In late college, though, I lived with a marathon runner. There was no doubt she was hardcore, and yet she INSISTED that we go slow. The first day I ran with her, I managed one whole minute before she said we should stop. “I can do more than that!” I argued. “Yeah,” she said, “but that doesn’t mean you have to.”
That freaking changed my life. I started working out a very, very little bit, stopping way before I was tired or miserable or free of all my flaws and defects (which had previously been my only metric for Enough.) I had to make my peace with No Pain. And of course my No Pain point went up and up, quickly and easily, til I could do forty minutes of stairmaster or running or whatever without wanting to throw up afterwards. And now I work out all the time, except I know I’m allowed to stop.
PS I notice lots of likeminded folks on this thread, so I have to recommend one other thing: FlyLady for cleaning and caring for your environment. They are all about breaking the “all or nothing” habit and doing exactly as much as you can do, which is always more than you think.
Half day today. 🙂
Great post. I hope you’re healing well, and that your tendons have forgiven you. 🙂
I have the same problem with going at a project 110%, crashing into a brick wall, then taking forever to recover. And the more I crashed, the worse I felt, the harder I tried, the longer the recovery time. It was a viscious cycle.
I finally got sick of doing that, so I took a step back and looked at things with an objective eye. And I discovered that it took the same amount of time barrelling into something as when I’d taken my time and NOT crashed (taking recovery time into account, etc). So I made a consious effort to do what I could when I could, not overextend myself, and be happy with what I’d achieved. No matter how small the achievement. And now, I’ve found that I get *more* done with this slower pace, because I don’t need to take so long to recover from those break-neck, whip-cracking paces I used to set.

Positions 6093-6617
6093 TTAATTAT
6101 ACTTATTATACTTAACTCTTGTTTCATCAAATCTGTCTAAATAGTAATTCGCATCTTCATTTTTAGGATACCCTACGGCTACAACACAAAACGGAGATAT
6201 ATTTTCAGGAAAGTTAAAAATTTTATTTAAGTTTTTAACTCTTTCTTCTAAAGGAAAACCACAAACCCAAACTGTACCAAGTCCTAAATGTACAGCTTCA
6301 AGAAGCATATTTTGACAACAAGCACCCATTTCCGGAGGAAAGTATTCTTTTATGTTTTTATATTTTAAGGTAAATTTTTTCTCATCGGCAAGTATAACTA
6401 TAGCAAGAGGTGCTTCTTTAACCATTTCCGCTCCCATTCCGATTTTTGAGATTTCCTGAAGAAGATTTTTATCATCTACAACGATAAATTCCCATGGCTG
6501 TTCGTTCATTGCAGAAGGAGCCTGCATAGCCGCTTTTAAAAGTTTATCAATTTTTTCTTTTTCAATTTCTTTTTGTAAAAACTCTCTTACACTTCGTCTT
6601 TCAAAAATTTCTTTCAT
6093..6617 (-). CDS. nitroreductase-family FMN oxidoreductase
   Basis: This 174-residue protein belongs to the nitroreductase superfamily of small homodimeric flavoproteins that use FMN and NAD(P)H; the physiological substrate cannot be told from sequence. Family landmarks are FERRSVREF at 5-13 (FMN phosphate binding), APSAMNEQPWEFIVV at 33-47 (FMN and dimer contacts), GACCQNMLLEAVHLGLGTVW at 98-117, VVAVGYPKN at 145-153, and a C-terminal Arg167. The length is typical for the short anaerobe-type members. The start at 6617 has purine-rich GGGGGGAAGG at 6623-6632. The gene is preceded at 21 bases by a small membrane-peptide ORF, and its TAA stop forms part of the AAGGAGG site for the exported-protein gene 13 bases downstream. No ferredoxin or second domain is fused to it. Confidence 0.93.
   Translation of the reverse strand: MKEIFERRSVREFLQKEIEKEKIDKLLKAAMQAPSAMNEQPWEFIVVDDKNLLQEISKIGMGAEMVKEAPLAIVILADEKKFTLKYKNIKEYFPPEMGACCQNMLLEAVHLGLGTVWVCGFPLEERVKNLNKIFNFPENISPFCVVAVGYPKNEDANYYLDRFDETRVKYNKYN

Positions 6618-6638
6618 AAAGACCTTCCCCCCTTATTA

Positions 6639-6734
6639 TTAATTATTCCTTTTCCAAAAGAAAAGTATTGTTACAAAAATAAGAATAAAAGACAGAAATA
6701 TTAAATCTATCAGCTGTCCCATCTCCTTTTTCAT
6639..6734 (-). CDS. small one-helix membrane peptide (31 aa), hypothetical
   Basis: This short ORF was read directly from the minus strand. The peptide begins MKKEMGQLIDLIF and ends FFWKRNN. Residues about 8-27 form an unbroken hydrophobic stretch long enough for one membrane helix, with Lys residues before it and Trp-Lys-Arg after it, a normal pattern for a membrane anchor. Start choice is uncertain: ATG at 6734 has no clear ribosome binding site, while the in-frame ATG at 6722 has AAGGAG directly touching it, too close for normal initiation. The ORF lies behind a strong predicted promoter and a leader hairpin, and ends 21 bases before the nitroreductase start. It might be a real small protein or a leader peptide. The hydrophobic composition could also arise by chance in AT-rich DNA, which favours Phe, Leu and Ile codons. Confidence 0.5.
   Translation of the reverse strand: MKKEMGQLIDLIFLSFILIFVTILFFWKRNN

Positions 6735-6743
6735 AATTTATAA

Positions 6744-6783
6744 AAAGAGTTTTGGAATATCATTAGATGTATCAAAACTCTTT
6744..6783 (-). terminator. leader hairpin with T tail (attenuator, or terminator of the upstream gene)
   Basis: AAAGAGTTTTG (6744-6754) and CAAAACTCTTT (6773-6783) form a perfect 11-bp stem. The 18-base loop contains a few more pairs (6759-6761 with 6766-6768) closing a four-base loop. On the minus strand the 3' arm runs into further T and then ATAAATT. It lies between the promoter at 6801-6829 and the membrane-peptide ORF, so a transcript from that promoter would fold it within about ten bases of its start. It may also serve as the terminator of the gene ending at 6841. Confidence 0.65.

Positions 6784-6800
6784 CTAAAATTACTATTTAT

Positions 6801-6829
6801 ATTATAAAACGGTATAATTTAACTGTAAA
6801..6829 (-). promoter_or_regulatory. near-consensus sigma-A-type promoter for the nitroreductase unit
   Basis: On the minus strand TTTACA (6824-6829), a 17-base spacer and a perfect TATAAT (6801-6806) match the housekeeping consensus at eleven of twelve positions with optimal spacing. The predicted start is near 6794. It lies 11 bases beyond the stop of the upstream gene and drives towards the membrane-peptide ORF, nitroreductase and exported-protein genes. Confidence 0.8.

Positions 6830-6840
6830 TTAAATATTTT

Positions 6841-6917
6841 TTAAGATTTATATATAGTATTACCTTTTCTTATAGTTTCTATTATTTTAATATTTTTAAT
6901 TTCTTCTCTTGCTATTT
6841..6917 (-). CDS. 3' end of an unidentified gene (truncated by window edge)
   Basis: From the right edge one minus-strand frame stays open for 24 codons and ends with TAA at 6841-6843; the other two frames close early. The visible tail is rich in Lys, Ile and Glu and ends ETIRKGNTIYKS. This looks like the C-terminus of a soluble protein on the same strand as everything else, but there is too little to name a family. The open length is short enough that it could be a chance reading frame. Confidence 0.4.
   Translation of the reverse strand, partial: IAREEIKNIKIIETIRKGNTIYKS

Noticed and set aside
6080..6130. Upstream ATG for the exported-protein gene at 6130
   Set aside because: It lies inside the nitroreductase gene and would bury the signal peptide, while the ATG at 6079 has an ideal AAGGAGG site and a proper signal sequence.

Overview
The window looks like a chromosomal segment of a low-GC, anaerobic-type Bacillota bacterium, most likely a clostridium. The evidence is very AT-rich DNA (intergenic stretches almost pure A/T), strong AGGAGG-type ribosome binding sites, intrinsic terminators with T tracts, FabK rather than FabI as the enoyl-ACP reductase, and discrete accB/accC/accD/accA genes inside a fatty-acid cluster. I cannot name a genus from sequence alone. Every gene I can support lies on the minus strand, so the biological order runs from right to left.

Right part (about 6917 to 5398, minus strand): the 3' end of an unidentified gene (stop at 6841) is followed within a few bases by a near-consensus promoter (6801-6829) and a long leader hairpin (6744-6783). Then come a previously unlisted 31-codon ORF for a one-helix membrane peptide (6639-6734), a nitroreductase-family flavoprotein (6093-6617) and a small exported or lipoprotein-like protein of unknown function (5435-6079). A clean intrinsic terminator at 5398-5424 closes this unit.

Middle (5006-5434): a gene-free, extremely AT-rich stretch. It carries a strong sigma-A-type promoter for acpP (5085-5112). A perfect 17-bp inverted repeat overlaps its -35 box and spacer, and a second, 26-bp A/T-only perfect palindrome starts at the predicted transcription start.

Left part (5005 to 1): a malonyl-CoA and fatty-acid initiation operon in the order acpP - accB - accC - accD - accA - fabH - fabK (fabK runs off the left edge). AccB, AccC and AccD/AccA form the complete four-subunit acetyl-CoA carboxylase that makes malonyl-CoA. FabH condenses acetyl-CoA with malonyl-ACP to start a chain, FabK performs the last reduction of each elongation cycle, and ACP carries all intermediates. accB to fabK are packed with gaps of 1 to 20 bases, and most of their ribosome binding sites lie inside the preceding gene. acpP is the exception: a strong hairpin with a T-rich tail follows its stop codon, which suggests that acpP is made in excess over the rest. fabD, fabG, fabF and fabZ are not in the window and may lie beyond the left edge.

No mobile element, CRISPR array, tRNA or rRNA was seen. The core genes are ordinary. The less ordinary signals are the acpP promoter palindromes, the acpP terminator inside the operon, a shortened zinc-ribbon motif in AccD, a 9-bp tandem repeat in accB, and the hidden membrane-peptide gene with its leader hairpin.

That’s why I love this 15 minute challenge you’ve set up. It’s the epitome of everything I’ve learned about myself. 🙂
I’ve been diligent but had to take yesterday off. I wrote my character into a scene I didn’t expect on Saturday and had to turn my mind off for a bit to recharge. It’s a good problem to deal with, forcing me to take risks with my MC.
I just stumbled upon your site and loved this post because it matches my blog them In Search of Balance ( http://www.enbuscadeequilibrio.blogspot.com ). I decided to join your WFMAD challenge even though it is already half way through the month. I am going to try to post my thoughts to your prompts each day on my blog. Thanks for doing this. It will be fun and something to look forward to. It is a perfect time of the year too since I am on summer break!
forgiving our mistakes
Hmmmm – but I truly excel at beating myself up mercilessly for all errors large and small.
Whatever would I do with all the free time if I stopped the self-flagellation?
(oh, i know – ScribbleScribble)
As a runner myself, I highly recommend yoga as another cross-training tool, to center yourself and stretch out all those muscles that running and cycling tense/shorten up. Also, make sure to still give yourself days off to recover. 🙂
Add swimming to the mix, and you’re on your way to being a triathlete. Cycle on, my friend!